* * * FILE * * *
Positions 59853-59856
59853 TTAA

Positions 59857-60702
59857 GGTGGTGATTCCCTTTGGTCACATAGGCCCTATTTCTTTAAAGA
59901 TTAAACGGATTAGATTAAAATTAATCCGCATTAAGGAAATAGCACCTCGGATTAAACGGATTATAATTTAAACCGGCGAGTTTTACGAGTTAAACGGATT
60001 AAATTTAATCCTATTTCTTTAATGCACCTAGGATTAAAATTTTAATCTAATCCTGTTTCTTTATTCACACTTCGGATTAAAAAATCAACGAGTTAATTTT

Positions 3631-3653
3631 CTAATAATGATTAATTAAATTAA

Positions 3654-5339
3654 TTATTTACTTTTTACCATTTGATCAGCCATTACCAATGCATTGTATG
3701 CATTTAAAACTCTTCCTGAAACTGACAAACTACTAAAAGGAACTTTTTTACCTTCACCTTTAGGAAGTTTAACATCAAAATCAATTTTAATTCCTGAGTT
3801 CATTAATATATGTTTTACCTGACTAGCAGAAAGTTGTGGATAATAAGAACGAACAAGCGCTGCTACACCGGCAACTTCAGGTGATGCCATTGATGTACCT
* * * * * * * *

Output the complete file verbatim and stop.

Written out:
Positions 59853-59856
59853 TTAA

Positions 59857-60702
59857 GGTGGTGATTCCCTTTGGTCACATAGGCCCTATTTCTTTAAAGA
59901 TTAAACGGATTAGATTAAAATTAATCCGCATTAAGGAAATAGCACCTCGGATTAAACGGATTATAATTTAAACCGGCGAGTTTTACGAGTTAAACGGATT
60001 AAATTTAATCCTATTTCTTTAATGCACCTAGGATTAAAATTTTAATCTAATCCTGTTTCTTTATTCACACTTCGGATTAAAAAATCAACGAGTTAATTTT

Positions 3631-3653
3631 CTAATAATGATTAATTAAATTAA

Positions 3654-5339
3654 TTATTTACTTTTTACCATTTGATCAGCCATTACCAATGCATTGTATG
3701 CATTTAAAACTCTTCCTGAAACTGACAAACTACTAAAAGGAACTTTTTTACCTTCACCTTTAGGAAGTTTAACATCAAAATCAATTTTAATTCCTGAGTT
3801 CATTAATATATGTTTTACCTGACTAGCAGAAAGTTGTGGATAATAAGAACGAACAAGCGCTGCTACACCGGCAACTTCAGGTGATGCCATTGATGTACCT